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Unintended Effects of Anonymous Résumés

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  • Luc Behaghel
  • Bruno Crépon
  • Thomas Le Barbanchon

Abstract

We evaluate an experimental program in which the French public employment service anonymized résumés for firms that were hiring. Firms were free to participate or not; participating firms were then randomly assigned to receive either anonymous résumés or name-bearing ones. We find that participating firms become less likely to interview and hire minority candidates when receiving anonymous résumés. We show how these unexpected results can be explained by the self-selection of firms into the program and by the fact that anonymization prevents the attenuation of negative signals when the candidate belongs to a minority. (JEL J15, J68, J71)

Suggested Citation

  • Luc Behaghel & Bruno Crépon & Thomas Le Barbanchon, 2015. "Unintended Effects of Anonymous Résumés," American Economic Journal: Applied Economics, American Economic Association, vol. 7(3), pages 1-27, July.
  • Handle: RePEc:aea:aejapp:v:7:y:2015:i:3:p:1-27
    Note: DOI: 10.1257/app.20140185
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    Cited by:

    1. Dylan Glover & Amanda Pallais & William Pariente, 2017. "Discrimination as a Self-Fulfilling Prophecy: Evidence from French Grocery Stores," The Quarterly Journal of Economics, Oxford University Press, vol. 132(3), pages 1219-1260.
    2. Souleymane Mbaye, 2019. "Trois évaluations d’actions de lutte contre les discriminations," Erudite Ph.D Dissertations, Erudite, number ph19-01 edited by Pascale Petit, November.
    3. Shuai Chen & Jan van Ours, 2021. "Mental Health Effects of Same-Sex Marriage Legalization," Tinbergen Institute Discussion Papers 21-003/V, Tinbergen Institute.
    4. Margaret Maurer-Fazio & Lei Lei, 2015. "“As rare as a panda”: How facial attractiveness, gender, and occupation affect interview callbacks at Chinese firms," International Journal of Manpower, Emerald Group Publishing, vol. 36(1), pages 68-85, April.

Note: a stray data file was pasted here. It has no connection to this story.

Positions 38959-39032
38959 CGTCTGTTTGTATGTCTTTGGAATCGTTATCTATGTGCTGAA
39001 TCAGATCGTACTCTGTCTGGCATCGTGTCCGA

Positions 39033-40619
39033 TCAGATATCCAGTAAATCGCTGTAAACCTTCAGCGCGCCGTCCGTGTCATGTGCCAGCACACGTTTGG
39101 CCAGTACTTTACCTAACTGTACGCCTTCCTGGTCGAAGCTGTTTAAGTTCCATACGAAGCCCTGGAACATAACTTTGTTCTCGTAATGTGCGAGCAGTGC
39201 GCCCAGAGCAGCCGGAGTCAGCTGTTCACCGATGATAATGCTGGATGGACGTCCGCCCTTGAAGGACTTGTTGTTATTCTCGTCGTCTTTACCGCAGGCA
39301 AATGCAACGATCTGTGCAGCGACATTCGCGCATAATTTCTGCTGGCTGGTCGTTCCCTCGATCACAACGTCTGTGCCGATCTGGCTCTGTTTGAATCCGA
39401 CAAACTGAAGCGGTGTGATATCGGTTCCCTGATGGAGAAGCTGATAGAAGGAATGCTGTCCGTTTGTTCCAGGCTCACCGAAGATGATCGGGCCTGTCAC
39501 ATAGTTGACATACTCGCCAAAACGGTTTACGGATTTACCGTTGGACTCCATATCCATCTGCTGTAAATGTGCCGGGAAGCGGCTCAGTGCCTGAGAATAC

5. Berson, Clémence & Laouénan, Morgane & Valat, Emmanuel, 2020. "Outsourcing recruitment as a solution to prevent discrimination: A correspondence study," Labour Economics, Elsevier, vol. 64(C).
    6. Mongoljin Batsaikhan & Mette Gørtz & John Kennes & Ran Sun Lyng & Daniel Monte & Norovsambuu Tumennasan, 2019. "Daycare Choice and Ethnic Diversity: Evidence from a Randomized Survey," Economics Working Papers 2019-02, Department of Economics and Business Economics, Aarhus University.
    7. Sander WAGNER & Ivaylo D. PETEV, 2019. "The Economic Penalty of Terrorism: Increase in Discrimination Against Arabs and Muslims after Paris Attacks," Working Papers 2019-22, Center for Research in Economics and Statistics.
    8. Eszter Czibor & David Jimenez‐Gomez & John A. List, 2019. "The Dozen Things Experimental Economists Should Do (More of)," Southern Economic Journal, John Wiley & Sons, vol. 86(2), pages 371-432, October.
    9. Marianne Bertrand & Esther Duflo, 2016. "Field Experiments on Discrimination," NBER Working Papers 22014, National Bureau of Economic Research, Inc.
    10. Azmat, Ghazala & Boring, Anne, 2020. "Gender Diversity in Firms," IZA Policy Papers 168, Institute of Labor Economics (IZA).

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    More about this item

    JEL classification:

    • J15 - Labor and Demographic Economics - - Demographic Economics - - - Economics of Minorities, Races, Indigenous Peoples, and Immigrants; Non-labor Discrimination
    • J68 - Labor and Demographic Economics - - Mobility, Unemployment, Vacancies, and Immigrant Workers - - - Public Policy
    • J71 - Labor and Demographic Economics - - Labor Discrimination - - - Hiring and Firing

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